Litzman: Four health funds ‘exaggerating’ costs of drugs

Maccabi denounces Health Ministry report as "false, misleading"; Deputy Health Minister says Public’s copayments will be reduced by NIS 50m. from next month.

Meuhedet 311 (photo credit: Marc Israel Sellem/The Jerusalem Post)
Meuhedet 311
(photo credit: Marc Israel Sellem/The Jerusalem Post)
The four health funds have spent significantly less on prescription medications than the drug budget they’ve received for them in health taxes, Deputy Health Minister Ya’acov Litzman said on Thursday.
Litzman said the “extra funding” would be plowed back into the health system, thus allowing “up to a 33 percent reduction” in copayments for prescription drugs in the intermediate range of prices, with the reductions will begin next month.
He based himself on an “independent examination” he initiated.
The report was prepared by Dr. Yoel Lipschitz, an economist and deputy director-general for supervising the health insurers, and by Ariella Toren of the Schiff-Hazenpretz accounting firm. The plan has to be approved by the Knesset Finance Committee to be implemented, but it is unlikely to meet with much opposition there.
The report – issued by Litzman at a press conference – triggered a furious response from Maccabi Health Services, the second-largest health fund, which along with Clalit Health Services, Kupat Holim Meuhedet and Kupat Holim Leumit had received an advance draft. Litzman said he initiated the examination and report when he took office two years ago, when he suspected the insurers were spending less than they took in to cover drug costs.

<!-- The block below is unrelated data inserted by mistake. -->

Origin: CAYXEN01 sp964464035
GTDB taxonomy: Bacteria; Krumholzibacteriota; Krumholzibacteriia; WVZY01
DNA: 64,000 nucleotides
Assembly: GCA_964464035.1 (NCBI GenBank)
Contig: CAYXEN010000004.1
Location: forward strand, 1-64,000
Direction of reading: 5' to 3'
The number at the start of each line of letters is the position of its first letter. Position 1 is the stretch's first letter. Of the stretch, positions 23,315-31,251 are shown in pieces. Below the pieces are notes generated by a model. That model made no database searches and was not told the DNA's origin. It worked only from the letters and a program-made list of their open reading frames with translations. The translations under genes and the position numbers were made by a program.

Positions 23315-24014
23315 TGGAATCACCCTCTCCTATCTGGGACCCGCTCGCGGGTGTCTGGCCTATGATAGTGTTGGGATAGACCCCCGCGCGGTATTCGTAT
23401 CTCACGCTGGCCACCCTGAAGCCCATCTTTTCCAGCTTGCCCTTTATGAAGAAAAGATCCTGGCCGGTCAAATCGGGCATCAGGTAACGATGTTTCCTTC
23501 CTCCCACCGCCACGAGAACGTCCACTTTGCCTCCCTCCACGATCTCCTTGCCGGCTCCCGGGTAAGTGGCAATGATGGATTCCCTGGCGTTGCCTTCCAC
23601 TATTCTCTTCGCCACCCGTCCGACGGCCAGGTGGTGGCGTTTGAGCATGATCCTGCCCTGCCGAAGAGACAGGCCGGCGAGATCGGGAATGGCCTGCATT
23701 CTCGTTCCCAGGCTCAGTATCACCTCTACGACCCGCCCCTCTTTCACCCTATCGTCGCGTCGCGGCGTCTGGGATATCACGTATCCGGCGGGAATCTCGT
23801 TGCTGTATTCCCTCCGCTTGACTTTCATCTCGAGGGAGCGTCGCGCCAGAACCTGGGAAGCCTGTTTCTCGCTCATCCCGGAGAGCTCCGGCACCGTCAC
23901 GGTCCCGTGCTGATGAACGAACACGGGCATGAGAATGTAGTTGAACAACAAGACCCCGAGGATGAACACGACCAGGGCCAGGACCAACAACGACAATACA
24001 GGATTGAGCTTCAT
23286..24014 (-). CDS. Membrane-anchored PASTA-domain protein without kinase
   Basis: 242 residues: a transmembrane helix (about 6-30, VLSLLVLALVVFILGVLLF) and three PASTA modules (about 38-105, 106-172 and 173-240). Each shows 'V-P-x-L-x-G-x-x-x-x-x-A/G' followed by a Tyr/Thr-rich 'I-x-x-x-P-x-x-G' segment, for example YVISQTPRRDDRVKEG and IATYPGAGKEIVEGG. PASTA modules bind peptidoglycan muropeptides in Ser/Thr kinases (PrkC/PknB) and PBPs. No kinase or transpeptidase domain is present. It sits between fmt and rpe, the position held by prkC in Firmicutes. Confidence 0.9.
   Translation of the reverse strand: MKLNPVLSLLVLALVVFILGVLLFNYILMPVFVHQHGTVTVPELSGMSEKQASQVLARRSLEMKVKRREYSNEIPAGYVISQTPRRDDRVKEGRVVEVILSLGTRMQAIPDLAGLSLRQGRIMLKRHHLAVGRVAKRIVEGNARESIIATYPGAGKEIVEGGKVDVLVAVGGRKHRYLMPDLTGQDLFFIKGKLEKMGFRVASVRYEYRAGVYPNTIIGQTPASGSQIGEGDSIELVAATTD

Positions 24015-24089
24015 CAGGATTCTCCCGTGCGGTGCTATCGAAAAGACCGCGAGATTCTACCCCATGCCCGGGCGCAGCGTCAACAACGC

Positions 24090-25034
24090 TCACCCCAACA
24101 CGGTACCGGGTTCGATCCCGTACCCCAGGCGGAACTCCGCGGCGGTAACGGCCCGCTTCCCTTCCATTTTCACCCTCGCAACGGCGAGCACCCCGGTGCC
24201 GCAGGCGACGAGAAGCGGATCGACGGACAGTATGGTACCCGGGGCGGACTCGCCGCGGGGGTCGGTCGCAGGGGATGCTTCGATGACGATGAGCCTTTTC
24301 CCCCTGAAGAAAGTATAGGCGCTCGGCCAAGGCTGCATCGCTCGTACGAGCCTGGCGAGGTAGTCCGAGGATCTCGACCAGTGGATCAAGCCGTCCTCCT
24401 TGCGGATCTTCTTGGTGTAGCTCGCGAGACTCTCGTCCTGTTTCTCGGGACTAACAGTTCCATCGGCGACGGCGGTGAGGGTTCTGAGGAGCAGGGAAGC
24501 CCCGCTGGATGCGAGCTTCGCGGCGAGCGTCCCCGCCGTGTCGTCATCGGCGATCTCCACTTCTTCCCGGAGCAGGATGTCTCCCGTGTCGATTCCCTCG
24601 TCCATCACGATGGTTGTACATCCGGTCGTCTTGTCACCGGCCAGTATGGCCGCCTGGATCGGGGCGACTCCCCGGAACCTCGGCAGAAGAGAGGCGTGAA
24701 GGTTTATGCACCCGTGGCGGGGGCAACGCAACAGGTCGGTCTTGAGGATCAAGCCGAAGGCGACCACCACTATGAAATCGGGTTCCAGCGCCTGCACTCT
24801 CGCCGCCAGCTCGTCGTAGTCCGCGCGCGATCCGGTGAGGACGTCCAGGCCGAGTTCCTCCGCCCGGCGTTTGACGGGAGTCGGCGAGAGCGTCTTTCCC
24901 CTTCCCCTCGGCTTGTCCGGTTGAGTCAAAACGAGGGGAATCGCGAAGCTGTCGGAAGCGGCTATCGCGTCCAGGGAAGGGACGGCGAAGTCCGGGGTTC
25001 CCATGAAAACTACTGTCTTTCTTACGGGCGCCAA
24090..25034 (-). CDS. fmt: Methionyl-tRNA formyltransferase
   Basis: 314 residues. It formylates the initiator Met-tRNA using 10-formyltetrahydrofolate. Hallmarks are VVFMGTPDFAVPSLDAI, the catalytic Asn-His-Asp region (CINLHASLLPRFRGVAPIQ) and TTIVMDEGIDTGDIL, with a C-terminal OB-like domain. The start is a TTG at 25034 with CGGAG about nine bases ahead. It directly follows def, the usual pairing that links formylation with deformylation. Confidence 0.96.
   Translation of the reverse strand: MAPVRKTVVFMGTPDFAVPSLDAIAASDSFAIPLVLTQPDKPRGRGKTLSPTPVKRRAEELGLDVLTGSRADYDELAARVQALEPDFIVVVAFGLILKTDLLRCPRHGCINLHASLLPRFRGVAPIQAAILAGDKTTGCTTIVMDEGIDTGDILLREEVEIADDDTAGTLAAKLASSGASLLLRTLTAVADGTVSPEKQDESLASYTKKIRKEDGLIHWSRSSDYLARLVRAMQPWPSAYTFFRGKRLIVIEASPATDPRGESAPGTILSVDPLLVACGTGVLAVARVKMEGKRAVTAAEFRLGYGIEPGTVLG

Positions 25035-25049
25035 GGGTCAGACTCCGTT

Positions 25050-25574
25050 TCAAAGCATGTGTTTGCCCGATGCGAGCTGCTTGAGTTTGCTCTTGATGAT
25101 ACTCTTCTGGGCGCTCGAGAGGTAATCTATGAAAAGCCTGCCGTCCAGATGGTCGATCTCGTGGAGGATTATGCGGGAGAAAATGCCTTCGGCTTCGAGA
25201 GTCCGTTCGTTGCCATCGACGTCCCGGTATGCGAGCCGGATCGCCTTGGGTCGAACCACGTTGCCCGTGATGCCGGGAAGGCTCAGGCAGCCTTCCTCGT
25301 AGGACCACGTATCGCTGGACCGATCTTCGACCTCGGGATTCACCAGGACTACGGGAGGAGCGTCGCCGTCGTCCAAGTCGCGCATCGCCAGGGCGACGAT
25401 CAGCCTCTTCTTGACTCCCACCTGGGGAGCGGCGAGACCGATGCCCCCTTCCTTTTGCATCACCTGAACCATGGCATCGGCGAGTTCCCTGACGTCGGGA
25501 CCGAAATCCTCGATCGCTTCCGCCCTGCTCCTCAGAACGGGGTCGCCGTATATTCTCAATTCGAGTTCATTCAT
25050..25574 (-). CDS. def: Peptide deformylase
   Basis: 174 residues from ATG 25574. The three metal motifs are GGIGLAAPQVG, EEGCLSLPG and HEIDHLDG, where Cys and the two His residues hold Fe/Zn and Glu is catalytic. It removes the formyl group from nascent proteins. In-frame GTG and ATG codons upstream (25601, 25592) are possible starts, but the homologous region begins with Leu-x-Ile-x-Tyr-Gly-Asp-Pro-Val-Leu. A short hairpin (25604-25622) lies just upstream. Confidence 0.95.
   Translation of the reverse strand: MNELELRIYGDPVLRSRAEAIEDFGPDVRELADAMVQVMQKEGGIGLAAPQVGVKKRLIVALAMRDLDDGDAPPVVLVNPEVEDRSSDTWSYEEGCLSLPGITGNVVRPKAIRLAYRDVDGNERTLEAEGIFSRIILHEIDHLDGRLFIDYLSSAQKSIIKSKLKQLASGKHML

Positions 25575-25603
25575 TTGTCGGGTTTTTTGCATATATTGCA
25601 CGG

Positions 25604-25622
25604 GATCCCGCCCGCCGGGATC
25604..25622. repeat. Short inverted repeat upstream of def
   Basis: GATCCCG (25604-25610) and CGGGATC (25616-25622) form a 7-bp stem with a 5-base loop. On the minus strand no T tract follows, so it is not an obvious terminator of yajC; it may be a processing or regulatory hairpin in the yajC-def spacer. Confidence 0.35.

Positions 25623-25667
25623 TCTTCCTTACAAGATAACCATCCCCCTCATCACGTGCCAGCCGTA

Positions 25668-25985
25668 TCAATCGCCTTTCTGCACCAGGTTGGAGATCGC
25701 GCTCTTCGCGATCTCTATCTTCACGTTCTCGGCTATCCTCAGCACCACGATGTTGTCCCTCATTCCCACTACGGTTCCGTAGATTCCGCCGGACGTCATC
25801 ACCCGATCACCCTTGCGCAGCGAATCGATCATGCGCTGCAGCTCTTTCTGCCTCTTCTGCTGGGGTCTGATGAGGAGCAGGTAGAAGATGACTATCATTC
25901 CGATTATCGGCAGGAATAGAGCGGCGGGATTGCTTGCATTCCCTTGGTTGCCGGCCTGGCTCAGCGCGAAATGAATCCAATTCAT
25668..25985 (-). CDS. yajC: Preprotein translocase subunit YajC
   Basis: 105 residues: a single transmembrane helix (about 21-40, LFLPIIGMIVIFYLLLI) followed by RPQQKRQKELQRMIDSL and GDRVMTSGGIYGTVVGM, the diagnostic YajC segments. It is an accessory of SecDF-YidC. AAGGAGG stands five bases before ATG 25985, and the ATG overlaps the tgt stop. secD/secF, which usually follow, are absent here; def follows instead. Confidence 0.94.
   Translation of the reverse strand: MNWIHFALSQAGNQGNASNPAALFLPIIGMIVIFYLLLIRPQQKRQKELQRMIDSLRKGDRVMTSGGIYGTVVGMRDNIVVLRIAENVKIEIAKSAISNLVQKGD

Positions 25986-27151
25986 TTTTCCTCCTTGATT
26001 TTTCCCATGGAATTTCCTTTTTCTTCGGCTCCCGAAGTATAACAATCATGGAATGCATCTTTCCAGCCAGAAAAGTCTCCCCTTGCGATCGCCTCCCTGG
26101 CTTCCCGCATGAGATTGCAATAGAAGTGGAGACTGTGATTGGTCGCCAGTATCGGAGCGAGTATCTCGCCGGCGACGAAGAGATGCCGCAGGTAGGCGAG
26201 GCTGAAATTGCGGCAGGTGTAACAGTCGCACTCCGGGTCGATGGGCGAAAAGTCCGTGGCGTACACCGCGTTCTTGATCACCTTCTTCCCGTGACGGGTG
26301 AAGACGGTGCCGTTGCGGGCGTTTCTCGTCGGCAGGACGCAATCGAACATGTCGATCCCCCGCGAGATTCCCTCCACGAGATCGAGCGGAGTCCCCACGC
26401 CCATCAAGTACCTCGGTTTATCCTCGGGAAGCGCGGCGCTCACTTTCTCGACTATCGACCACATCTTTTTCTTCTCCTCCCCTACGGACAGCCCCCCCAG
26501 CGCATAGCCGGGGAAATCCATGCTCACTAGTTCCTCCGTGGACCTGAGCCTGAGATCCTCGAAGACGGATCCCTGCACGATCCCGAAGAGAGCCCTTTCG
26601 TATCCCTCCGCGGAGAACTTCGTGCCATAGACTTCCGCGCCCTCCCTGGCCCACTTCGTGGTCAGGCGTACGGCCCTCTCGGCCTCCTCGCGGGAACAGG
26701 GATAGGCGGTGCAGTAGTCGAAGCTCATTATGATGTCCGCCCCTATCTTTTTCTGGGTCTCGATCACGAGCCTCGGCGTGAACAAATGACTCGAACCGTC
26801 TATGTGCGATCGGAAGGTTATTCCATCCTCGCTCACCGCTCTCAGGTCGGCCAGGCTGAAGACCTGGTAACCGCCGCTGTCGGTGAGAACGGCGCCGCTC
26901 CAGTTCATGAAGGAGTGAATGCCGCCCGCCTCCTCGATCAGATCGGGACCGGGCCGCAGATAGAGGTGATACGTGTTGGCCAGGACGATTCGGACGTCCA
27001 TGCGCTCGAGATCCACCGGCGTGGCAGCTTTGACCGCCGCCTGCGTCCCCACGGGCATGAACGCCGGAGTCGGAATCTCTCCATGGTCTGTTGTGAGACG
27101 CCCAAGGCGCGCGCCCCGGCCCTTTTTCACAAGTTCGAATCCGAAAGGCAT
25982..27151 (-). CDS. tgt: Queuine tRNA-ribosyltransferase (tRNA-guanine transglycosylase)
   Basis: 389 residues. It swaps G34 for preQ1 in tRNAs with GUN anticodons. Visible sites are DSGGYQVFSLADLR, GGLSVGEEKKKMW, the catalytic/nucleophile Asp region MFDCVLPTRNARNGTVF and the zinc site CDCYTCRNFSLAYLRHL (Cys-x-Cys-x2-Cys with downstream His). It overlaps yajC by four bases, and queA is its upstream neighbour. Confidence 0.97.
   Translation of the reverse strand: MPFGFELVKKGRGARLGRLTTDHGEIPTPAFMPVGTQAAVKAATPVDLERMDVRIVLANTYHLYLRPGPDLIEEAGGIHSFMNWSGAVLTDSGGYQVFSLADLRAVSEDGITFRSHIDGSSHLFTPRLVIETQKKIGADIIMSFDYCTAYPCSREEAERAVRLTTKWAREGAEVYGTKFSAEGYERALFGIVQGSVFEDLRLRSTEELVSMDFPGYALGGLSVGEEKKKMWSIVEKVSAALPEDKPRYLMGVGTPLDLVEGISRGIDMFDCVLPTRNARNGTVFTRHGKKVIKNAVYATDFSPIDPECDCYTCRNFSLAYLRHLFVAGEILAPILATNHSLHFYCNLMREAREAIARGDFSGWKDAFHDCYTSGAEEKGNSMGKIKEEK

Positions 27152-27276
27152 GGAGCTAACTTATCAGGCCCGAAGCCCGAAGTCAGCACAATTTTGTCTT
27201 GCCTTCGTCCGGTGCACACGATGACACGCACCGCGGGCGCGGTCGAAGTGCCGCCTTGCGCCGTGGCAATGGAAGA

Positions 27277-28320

“This is an important social step that will be expressed in reduced copayments for medications,” adding that he decided to adopt the “exacting and fundamental report” immediately.
Lipschitz told The Jerusalem Post that the other health funds voiced some objections here and there but did not totally reject the ministry report and conclusions.
The health funds, argued the deputy director-general, spent less than they claimed, as the drugs they purchased and supplied to members cost them less because they received significant discounts from the manufacturers and importers.
In addition, some older medications in the basket of medications – which remained on the list as deserving compensation – were not used because they were replaced by newer drugs, he said.
Of the NIS 150 million saved due to improved accounting, said the deputy director-general, a third will be spent in reducing copayments paid by the public who purchase medications; another third will be left to the health funds for “increasing efficiency”; while the remaining third will go to the funds for other uses, such as hospitalization.
The medications whose copayments will be reduced across-the-board are those costing above NIS 100 per unit, but will not include the very expensive drugs or the common ones that are much cheaper.
Maccabi spokesman Ido Hadari (a former ministry spokesman) said the ministry “misleads the public” and the health fund “absolutely rejects the report and the examination technique.”
Lipschitz said he could not say when the “overpricing” by the health funds began, as “such accounting never took place before, but that his own examinations began in 2006 and the report covers more recent years. The lower copayments will be from now on, and self-participation will not be retroactive.